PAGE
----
- You may also wish to have a section entitled COMPETENCIES where you showcase skills that are deemed exceptional – for example, “Able to operate professional Arri Alexa and Red Epic movie-making cameras and have produced my own amateur movies, viewable at YouTube.” (Provide the URLs here.) List competencies that are truly exceptional. You can cook Italian food? Well, those idiots are a dime a dozen! You are a lounge pianist? Ditto. Don’t bother listing such nonsense.
- Some people mention hobbies. I don’t find that relevant. It only lengthens your CV considerably. And nobody cares if you are a member of the National Geographic Society. Any clown who subscribes to the magazine is a member, what’s the big fucking deal? And if your hobby is cigar smoking, macho and unusual and expensive as it may be, if a recruiter who’s an anti-smoking Nazi comes across your CV, your CV is going to end up in the trash bin. Game over. If you are a dog lover, a dog hater may not want to talk to you. If you dabble in Feng Shui or crystal healing or past-life regression or aromatherapy or hypnosis listing all these will get your CV incinerated if the recruiter thinks Feng Shui or crystal healing or past-life regression or aromatherapy or hypnosis and other such hocus-pocus are nothing but a huge crock of crap. Know what I mean? Bottom line: don’t provide reasons for people to trash your CV. Providing a list of hobbies makes you vulnerable. Highlighting your religion (see 9 below) exposes you to the same vulnerability, so don’t declare what your religion is.
- Your contact details come next, together with your language proficiency. If you are thinking of including a photo, best to first ask around if attaching a photo contravenes the equal opportunity act. If you are going ahead with it use a passport-size one in color, at the upper right corner of your CV on page one. Understand there’s a risk there – some of those retards working in HR hire people on the basis of how they look and if you are just an average Joe, (meaning like me, ie ugly like fuck) and not a top-shelf kind of good looker, these HR retards may just discard your CV, but then again, if you have formatted the CV the way I am suggesting, it is likely that it will be read till the very end even if you look like a piece of turd. Note: if you, however, look like a movie star, sure, go ahead but make sure you look like your photo when you show up for the interview. Don’t use a photo taken when you were 17 and weighed a hundred pounds less then. Also: Photoshop may remove double or triple chins and add lots of hair to your balding pate but when you show up, what you see is what you get, baby. So go easy with the photo thing and use a recent one. Don’t give your interviewer a heart attack. A dead recruiter can’t hire you. And talking about heart attacks, try to use a font that’s easy on the eye, like Lucida Sans.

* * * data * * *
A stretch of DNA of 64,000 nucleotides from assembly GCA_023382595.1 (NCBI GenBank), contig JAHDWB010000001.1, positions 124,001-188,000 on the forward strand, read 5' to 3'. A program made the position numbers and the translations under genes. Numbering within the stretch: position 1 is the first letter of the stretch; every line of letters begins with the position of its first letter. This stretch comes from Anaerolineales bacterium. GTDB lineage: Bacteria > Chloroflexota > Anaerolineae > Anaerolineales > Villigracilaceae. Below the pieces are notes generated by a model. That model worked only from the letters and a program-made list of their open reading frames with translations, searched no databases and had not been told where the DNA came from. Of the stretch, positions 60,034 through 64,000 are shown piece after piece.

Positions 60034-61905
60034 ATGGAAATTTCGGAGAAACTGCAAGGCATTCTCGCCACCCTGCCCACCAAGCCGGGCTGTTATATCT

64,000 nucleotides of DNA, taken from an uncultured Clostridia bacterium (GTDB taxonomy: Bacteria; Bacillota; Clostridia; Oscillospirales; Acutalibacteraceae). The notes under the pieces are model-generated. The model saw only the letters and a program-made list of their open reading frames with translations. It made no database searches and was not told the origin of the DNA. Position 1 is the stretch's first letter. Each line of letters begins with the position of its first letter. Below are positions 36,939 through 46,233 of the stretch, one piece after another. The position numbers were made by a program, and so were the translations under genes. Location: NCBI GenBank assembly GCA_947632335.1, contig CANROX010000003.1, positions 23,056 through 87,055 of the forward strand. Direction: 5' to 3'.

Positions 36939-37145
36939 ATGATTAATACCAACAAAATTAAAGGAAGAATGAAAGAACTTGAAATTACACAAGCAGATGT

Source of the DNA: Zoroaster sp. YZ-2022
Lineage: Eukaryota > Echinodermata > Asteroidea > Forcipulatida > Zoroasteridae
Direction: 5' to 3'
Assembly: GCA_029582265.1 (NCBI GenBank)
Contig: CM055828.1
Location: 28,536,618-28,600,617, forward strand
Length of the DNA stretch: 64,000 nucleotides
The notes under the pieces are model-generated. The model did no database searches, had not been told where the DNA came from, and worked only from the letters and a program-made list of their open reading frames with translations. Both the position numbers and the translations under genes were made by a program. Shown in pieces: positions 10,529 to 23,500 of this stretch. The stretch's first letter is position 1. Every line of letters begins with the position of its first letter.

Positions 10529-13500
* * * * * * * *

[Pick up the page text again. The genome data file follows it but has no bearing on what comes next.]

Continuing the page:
- No need to say anything about salary expectations. No need to state age even or if you are married, divorced, living in sin or in a homosexual relationship or married to an overweight walrus or whatever. In fact it is illegal for any interviewer to ask you any of that. If you are responding to an ad requiring you to state salary expectations, just say in your cover letter that salary is negotiable, job-fit and job-satisfaction and your ability to hit the road running and contribute from day one are more important elements. If the ad requests you to state your current salary – annualize it, after including fixed and variable bonuses – and provide a range. Say something like “My current annual remuneration is in the neighborhood of S$200,000/- but I am flexible with salary as I believe that job-fit and job-satisfaction and my ability to hit the road running and start contributing from day one are more critical factors to take into consideration. I look forward to a meaningful discussion with you on these topics and will contact your secretary in the next three days to schedule an appointment for you to interview me.”
That’s it. What remains for me to do now is only one thing – and that is to wish you good luck!